Posted by Hoodia gordonii at 1:32 PM
Federal health officials on Monday questioned whether to approve an updated version of Pfizer 's best-selling anti-infection vaccine for children, despite company studies that failed to meet certain goals. The Prevnar 13 vaccine reduces risk of infection by 13 varieties of pneumococcal disease, which causes ear infections, meningitis and pneumonia. The new version of the vaccine protects against six more varieties of the disease. But Food and Drug Administration reviewers said that company studies failed to meet the preselected goals for three types of the disease, according to documents posted online. The missed goals were statistical measures for vaccine response selected by the FDA. However, since no other vaccine fights the same strains of the disease as Prevnar, the FDA said the significance of the missed goals "may not be clear." Dr. Emilio Emini, Pfizer's chief of vaccine research, said the missed goals were due to statistical groupings of patients in the study, not a flaw with the vaccine itself. Pfizer's briefing documents note that the World Health Organization's vaccine guidelines say meeting the study goals in question is "desirable, but not an absolute requirement." The FDA will ask a panel of outside vaccine experts to weigh in on the results at a meeting Wednesday. The agency is expected to make its decision on the vaccine by Dec. 30. The FDA is not required to follow the group's advice, though it usually does. Pfizer acquired Prevnar from Wyeth, as part of a $68 billion buyout that closed last month. Prevnar's $2.7 billion in sales last year trailed only those of the antidepressant Effexor for Wyeth. Wyeth applied for approval of Prevnar 13 in March and was granted a priority review from the FDA, which indicates the agency sees the product as a public health priority. Pfizer has said the new vaccine will save lives in the U.S. and in developing countries. "The public health imperative for this vaccine is clearly there," Emini said. "Pneumococcal disease is the number one cause of vaccine-preventable death in world." New York-based Pfizer is seeking FDA approval to market the vaccine for infants and young children and has tested it in more than 7,000 youngsters in 13 major studies. Prevnar has been on the market for more than nine years and is on sale in 95 countries. More than 235 million doses have been distributed, according to the company. The vaccine requires a series of four injections, generally given at 2, 4 and 6 months old and then between 12 and 15 months old. Prevnar 13 also recently received a positive review from a committee of European regulators, setting the stage for approval across the European Union.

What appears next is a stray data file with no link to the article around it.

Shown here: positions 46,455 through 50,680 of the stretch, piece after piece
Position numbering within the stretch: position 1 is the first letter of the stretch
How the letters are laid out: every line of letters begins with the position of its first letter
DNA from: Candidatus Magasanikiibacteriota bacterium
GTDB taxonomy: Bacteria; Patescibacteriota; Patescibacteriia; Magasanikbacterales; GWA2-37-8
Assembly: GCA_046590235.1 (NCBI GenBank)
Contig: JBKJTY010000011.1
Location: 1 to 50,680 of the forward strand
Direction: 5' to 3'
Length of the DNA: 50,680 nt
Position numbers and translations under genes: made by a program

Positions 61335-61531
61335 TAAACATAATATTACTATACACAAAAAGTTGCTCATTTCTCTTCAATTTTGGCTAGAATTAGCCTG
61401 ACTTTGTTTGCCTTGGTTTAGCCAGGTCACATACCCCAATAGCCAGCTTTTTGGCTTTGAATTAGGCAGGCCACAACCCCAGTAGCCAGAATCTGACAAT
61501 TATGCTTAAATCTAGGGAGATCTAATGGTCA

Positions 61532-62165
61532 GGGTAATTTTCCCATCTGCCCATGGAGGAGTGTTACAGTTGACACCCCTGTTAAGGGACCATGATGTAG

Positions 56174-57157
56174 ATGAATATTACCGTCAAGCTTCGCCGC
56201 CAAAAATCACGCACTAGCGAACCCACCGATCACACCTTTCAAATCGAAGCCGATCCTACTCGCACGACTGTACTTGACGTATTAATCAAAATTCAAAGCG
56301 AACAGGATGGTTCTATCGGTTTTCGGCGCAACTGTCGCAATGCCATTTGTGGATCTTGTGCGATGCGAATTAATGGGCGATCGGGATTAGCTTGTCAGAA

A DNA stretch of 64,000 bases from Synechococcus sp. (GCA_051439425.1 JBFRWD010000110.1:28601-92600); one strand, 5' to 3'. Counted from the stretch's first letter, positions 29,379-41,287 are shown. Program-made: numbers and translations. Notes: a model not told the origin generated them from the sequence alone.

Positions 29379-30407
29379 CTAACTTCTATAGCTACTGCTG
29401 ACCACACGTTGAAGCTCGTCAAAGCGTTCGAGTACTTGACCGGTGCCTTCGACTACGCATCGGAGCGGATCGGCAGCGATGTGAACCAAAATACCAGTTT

Posted by Hoodia gordonii at 1:31 PM
I think Effexor has been very beneficial for me - I've taken it for about six years. A word of warning: Do NOT let your prescription run out or take yourself off Effexor abruptly! I experienced this by accident while waiting for a mail-order prescription to arrive (my doctor was just moving into a new office and didn't have samples available). Within 2 days, I was a wreck emotionally (depressive, sobbing for no reason), cognitively (all over the place, no concentration), and physically (impaired motor coordination among other things). The "brain shivers" a feeling like an electrical current running from the brain down the spine and back again, are very disconcerting! I got samples from my doctor's former office and was noticeably better within hours of 1 dose. Effexor saved my life. I never knew what I "had" could be cured. I'd tried other antidepressants but they made my anxiety worse or vice versa. Effexor has given me back a will to live. It's lifted the fog of anxiety. I take 150mg. My stress level and blood pressure is WAY down. Someone mentioned strange dreams, I'd like to second that. I have been on Effexor XR for approximately 7 years now. I was started off at 75mg and have since been raised to 225mg over the years. I have had good results on this medication. One downfall is the terrible withdrawals that I experience if I miss a dose. These effects happen within the first couple of hours of not taking it. Terrible headache, foggy feeling, and extreme eye sensitivity. Within a day of a skipped dose I become agitated, argumentative, and defiant. I do not look forward to switching from this medicine to a different one, which my doctor has suggested, due to the withdrawal symptoms.
Posted by Hoodia gordonii at 1:30 PM